>>heather: today, think as science and art as two different things.
>>matt: throughout history, they have been closely tied discover at the granite art museum.
>>ryan: it's called coveting nature.
It explores how plants and insects over the years has helped scientists to better understand the world around them.
It's thein the process that the found amazing images.
[music] from beautiful butterflies to bright, vibrant plants, nature can be an endless source of inspiration when it comes to art.
This art holds a purpose beyond just looking pretty.
>> this exhibit explores the way art and science supported one another and what we call the early modern period.
Basically the 16 through almost supplemented and advanced science.
>>ryan: the exhibit explores how artists and scientists worked together before photography to capture nature and study it.
>> there was no dividing art and science.
These fields along with anatomy belongs to the observational sciences.
Studying the natural things we can see in the world.
In order to convey information to your peers, you had to have good images.
If you were at the university of - - in the netherlands, corresponding with - -.
You couldn't rely on language alone.
So you had to have a good image.
>>ryan: it helped spread information about the natural world.
Today, its work is appreciated and displayed.
Not just for its scientific value, but also its artistic value.
>> first and foremost, people like the beauty of the image.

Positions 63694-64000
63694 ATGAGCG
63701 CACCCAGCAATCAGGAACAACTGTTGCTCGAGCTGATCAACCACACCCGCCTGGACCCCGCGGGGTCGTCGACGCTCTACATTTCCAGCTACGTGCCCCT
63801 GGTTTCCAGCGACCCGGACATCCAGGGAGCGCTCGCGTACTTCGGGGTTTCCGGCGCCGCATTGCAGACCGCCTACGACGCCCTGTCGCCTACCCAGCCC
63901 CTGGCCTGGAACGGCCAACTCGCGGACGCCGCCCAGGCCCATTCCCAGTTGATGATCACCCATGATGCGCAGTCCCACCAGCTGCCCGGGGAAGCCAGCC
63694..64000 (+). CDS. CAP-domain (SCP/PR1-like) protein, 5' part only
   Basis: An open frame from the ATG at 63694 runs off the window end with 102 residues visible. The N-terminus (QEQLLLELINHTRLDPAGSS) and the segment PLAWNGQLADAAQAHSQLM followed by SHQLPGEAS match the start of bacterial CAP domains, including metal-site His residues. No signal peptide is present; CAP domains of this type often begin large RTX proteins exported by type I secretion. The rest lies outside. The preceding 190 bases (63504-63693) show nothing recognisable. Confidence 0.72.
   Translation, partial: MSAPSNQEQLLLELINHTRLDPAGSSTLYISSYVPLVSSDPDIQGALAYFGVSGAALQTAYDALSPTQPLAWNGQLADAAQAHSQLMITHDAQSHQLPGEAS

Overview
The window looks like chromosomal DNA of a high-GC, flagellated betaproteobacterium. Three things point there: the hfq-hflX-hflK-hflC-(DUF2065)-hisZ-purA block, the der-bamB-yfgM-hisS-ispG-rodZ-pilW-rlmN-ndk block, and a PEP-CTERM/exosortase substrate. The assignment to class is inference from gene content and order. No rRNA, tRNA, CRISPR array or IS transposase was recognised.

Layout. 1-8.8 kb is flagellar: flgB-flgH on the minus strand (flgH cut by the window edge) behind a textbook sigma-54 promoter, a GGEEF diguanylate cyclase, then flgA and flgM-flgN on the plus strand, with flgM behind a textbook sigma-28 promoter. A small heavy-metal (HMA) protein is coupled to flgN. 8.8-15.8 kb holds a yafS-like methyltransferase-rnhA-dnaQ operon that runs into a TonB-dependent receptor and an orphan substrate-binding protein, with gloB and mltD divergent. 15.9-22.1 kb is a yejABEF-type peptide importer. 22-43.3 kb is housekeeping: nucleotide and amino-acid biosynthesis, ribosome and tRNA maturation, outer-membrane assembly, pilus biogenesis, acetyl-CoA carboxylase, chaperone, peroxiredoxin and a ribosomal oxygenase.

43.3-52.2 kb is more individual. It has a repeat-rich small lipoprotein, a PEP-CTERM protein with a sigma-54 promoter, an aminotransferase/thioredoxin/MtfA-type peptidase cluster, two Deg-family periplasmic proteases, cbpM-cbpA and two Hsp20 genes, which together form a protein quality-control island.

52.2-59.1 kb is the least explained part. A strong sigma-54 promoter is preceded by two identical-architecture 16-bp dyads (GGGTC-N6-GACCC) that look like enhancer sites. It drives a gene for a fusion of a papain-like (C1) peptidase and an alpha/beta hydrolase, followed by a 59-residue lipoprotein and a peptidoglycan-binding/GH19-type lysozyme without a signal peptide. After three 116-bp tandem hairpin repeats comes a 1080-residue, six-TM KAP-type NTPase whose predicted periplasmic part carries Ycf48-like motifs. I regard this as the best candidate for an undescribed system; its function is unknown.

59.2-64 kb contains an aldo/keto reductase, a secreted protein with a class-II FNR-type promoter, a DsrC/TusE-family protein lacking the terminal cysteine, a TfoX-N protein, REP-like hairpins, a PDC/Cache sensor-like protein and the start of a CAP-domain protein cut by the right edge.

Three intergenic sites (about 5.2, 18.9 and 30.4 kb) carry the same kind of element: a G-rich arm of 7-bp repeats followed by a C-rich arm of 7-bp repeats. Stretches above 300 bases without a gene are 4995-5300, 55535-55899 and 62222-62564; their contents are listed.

But as they learn more about the history, it becomes more compelling.
>>ryan: compelling for people like - - the head of entomology.
She knows firsthand how insect art has shaped her field.
>> that link between people and insects and art goes back 10,000 years.
There's cave art that depicts honey hunting in both africa and europe.
It's through the ancient egyptians through the dark ages, even until today.
There's a very long history that provides a lot of insight into how people viewed the world.
>>ryan: a view of the world that shed light and color on nature.
Thanks to the coveting nature exhibit.
I just love that pressed art there with the flat flowers.
I'm sure there's a technical term for it.
>>matt: did the camera capture the colors.
I'm sure they were very vibrant.
>>ryan: it definitely captured it but it doesn't do it justice.
Speaking of seeing it in person, it goes until december 22.
But they rotate out the images that are there.
The ones when we shot the story, last week, they rotated them out.
If you go, you will see totally different ones.
>>matt: so they just have this in their collection?
>>ryan: i believe they brought a lot of them in for the exhibit
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